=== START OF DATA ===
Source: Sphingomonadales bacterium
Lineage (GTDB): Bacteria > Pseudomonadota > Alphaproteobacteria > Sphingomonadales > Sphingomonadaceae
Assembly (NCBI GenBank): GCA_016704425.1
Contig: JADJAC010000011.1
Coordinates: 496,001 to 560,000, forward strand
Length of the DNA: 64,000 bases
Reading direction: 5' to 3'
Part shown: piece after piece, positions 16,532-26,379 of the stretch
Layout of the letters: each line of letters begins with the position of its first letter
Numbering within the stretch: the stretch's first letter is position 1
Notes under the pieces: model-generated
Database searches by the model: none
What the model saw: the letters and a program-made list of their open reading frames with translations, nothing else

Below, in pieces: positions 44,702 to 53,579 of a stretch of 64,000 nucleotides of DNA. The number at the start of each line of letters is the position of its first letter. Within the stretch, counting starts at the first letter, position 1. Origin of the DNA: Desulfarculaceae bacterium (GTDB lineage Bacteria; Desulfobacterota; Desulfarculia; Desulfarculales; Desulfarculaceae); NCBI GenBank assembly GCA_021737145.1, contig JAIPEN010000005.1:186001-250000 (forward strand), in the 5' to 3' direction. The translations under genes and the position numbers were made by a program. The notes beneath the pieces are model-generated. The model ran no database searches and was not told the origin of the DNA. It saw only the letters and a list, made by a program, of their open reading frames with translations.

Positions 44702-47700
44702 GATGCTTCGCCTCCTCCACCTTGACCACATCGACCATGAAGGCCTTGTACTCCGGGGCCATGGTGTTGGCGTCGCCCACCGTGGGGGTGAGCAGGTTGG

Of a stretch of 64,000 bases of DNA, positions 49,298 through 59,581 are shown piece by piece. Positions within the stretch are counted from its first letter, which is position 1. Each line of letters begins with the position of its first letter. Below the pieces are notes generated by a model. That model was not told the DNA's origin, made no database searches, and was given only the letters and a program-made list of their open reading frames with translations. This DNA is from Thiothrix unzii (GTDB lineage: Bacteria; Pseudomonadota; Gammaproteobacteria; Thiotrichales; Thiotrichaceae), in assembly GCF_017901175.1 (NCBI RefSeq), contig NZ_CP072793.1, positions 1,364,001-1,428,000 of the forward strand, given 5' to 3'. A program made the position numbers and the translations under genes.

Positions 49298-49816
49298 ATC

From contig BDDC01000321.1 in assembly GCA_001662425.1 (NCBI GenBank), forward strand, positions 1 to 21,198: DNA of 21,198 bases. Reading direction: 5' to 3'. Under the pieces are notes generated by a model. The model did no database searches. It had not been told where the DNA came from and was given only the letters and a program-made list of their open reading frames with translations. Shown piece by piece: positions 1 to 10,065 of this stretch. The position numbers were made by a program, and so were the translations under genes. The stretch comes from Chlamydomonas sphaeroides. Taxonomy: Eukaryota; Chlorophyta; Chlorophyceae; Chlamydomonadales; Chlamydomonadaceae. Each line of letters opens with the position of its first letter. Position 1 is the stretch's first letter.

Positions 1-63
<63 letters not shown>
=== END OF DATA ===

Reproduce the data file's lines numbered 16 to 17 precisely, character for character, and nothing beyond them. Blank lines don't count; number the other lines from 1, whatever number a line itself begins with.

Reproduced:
44702 GATGCTTCGCCTCCTCCACCTTGACCACATCGACCATGAAGGCCTTGTACTCCGGGGCCATGGTGTTGGCGTCGCCCACCGTGGGGGTGAGCAGGTTGG

Of a stretch of 64,000 bases of DNA, positions 49,298 through 59,581 are shown piece by piece. Positions within the stretch are counted from its first letter, which is position 1. Each line of letters begins with the position of its first letter. Below the pieces are notes generated by a model. That model was not told the DNA's origin, made no database searches, and was given only the letters and a program-made list of their open reading frames with translations. This DNA is from Thiothrix unzii (GTDB lineage: Bacteria; Pseudomonadota; Gammaproteobacteria; Thiotrichales; Thiotrichaceae), in assembly GCF_017901175.1 (NCBI RefSeq), contig NZ_CP072793.1, positions 1,364,001-1,428,000 of the forward strand, given 5' to 3'. A program made the position numbers and the translations under genes.